When we think of surround sound today, we think of 5.1 digital transmission, with the most popular transmission codecs being supplied by either Dolby or DTS. However, there are still many cases when transmission of discrete, multichannel surround is impractical due to bandwidth limitations or other constraints such as infrastructure restrictions. It may also be desirable to use a surround format that does not require a proprietary decoder and its associated costs for cases when multichannel surround decoding is not required.
In these situations, technologies exist today that enable surround sound transmission over two-channel paths. Those technologies are backward compatible with stereo in such a way that content that is not surround-decoded plays back as stereo. When multichannel surround decoding is desired, the appropriate decoder can take the input stereo information and render it as an effective surround presentation.
These systems typically fall into two categories: composite and parametric. The composite systems essentially encode the information required to reconstruct the surround field in the audio itself. This audio can then be transmitted or stored on or over any two-channel media, including analog. Parametric systems analyze the spatial characteristics of a multichannel input and encode the resultant information into a low-bit-rate digital sidechain that can be used at the receiving end to spatially reconstruct something close to the original surround presentation. Examples of composite systems are the SRS Circle Surround and the Dolby ProLogic II. An example of a parametric system would be MPEG surround.
From a functional standpoint, composite, or “matrix,” systems embed surround decoding cues in the audio through the use of amplitude and phase information. Matrix systems evolved from the earliest days of surround. The original system was Dolby Stereo, which was applied to motion picture sound tracks. When the home video era began with Beta and VHS, and when each eventually incorporated high-quality FM-based stereo audio systems, people discovered that the surround cues remained embedded in the audio tracks of the home releases. This, in essence, was the dawn of home theater.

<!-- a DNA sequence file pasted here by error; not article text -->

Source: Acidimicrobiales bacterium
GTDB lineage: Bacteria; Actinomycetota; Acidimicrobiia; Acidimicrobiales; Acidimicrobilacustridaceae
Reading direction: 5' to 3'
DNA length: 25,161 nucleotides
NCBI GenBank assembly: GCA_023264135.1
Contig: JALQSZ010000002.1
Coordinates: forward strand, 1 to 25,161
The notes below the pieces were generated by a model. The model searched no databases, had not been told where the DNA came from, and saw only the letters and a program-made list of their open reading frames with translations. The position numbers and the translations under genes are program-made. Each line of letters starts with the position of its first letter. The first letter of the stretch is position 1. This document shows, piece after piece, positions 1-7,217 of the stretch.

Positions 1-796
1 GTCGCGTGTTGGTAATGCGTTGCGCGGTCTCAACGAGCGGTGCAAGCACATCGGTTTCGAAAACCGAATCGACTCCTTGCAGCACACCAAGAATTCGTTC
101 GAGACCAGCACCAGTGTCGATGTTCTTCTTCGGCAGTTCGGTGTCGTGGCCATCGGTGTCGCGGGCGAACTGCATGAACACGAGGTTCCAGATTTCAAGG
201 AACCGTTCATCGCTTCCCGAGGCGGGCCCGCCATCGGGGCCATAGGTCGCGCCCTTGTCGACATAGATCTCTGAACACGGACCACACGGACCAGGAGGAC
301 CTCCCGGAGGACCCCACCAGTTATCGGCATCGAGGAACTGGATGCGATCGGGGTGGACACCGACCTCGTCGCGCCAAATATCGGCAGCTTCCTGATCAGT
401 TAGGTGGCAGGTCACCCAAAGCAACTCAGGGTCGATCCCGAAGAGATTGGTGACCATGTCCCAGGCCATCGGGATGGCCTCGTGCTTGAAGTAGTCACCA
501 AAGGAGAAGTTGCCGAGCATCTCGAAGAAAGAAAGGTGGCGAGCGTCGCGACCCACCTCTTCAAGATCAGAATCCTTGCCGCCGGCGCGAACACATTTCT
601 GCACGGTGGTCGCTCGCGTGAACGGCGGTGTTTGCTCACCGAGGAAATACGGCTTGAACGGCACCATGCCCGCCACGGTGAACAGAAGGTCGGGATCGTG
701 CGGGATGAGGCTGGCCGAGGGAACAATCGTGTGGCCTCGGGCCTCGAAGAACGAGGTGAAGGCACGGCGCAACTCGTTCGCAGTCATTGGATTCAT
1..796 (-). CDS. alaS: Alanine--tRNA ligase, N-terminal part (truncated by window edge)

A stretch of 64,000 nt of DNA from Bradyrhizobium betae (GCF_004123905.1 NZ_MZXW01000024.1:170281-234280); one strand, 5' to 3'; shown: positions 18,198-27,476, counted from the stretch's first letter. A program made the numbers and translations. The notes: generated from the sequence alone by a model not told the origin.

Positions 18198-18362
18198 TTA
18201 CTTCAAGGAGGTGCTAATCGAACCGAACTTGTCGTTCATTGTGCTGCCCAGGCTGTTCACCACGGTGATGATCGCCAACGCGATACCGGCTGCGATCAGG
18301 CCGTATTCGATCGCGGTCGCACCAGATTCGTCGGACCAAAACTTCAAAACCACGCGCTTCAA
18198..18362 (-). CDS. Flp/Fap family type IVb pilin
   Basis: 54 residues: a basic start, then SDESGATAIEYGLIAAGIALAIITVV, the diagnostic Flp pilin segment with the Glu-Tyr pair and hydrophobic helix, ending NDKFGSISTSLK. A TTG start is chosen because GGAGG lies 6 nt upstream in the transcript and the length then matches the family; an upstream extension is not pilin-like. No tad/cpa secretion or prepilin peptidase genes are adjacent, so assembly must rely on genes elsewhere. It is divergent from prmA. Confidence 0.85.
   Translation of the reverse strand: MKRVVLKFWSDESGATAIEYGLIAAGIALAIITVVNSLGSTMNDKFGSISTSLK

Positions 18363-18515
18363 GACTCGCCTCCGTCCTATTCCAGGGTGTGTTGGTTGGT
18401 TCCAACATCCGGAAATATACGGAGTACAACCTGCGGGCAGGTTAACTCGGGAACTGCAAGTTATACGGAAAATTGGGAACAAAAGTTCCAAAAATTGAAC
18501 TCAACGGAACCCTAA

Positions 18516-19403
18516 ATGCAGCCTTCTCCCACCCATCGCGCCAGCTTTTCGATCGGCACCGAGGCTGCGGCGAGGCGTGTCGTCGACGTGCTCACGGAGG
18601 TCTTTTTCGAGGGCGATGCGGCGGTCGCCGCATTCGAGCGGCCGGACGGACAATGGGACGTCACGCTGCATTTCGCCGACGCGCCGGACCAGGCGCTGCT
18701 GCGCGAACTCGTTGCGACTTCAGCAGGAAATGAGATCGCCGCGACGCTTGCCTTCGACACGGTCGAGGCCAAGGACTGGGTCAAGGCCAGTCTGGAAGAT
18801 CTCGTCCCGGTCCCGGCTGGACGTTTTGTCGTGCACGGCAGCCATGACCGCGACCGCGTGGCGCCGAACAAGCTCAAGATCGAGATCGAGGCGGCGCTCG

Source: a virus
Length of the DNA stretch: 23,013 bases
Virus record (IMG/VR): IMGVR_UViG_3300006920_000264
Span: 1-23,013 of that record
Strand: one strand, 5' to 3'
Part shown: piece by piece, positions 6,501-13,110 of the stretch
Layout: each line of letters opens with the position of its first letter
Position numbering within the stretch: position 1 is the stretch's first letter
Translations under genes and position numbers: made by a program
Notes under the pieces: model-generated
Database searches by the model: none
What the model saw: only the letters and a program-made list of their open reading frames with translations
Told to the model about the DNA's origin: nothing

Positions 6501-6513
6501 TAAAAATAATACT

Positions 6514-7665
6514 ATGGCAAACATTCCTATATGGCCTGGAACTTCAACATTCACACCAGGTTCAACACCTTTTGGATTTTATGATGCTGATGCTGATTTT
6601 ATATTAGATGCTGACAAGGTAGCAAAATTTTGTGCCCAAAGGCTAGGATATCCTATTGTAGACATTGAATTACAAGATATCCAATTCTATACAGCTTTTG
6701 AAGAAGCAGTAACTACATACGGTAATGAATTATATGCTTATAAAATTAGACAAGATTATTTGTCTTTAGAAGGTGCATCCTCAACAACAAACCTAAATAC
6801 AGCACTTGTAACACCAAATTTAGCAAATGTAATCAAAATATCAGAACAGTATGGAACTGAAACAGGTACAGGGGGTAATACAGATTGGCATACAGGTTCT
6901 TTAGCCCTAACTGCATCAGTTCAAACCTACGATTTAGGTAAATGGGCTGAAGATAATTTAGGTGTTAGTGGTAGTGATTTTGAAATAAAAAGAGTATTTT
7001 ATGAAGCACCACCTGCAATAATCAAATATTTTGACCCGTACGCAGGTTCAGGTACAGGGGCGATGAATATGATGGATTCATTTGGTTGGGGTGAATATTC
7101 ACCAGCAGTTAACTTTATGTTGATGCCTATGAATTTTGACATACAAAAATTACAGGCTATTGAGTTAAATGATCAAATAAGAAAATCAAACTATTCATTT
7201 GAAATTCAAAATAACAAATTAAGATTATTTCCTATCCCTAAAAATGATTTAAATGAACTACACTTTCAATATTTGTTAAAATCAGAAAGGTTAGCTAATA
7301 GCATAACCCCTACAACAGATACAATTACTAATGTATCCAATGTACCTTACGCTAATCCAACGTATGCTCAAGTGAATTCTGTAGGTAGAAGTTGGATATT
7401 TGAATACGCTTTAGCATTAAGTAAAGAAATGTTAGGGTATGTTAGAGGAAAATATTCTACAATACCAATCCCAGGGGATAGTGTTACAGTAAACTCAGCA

The original iteration of Dolby Stereo had limitations that prevented it from working well, as it only provided about 3dB of separation between adjacent channels. Dolby ProLogic was developed to overcome this limitation by “steering” the signal based on surround cues encoded in the audio. Dolby ProLogic provided an improved experience, and it had the advantage of being able to play back unencoded content as basic stereo. However, it was still limited to a mono surround channel, which was often reproduced over two rear speakers even though they carried identical information. In addition, a 7kHz high-frequency roll-off was applied to the surround channel to enhance the perception of isolation from the front channels. Even with these issues, Dolby ProLogic was the standard method of storing and transmitting surround sound for many years.
In the mid-1990s, a composite surround encode/decode system was developed by a company called Rocktron. It was designed to address the limitations of Dolby ProLogic cited above. The Rocktron Circle Surround system provided full-bandwidth stereo surround by using a more advanced multiband, variable-time-constant steering system. Circle Surround was later acquired and further refined by SRS Labs and served as a mainstay for sports and music broadcasting prior to the digital era.
In response to Circle Surround's success, Dolby created ProLogic II, which addressed the limitations of the original ProLogic. Both systems, however, could decode each other's encoding and still present a credible surround sound experience. It is this characteristic, along with the ability to encode surround to two channels and the lack of necessity for a decoder when surround is not required, that makes composite surround systems of this type attractive, even today, for certain cases.
Parametric systems such as MPEG surround can create a “near-discrete” surround presentation under the right conditions, but they require changes to the two-channel infrastructure to carry the sidechain data. This extends to both the transmission codecs as well as the internal distribution and playout structure of the content provider.
When transmission is limited to two channels, an excellent surround sound experience can still be made available to consumers through highly effective and mature technologies currently available in the market.
Alan Kraemer is the CTO of SRS Labs.
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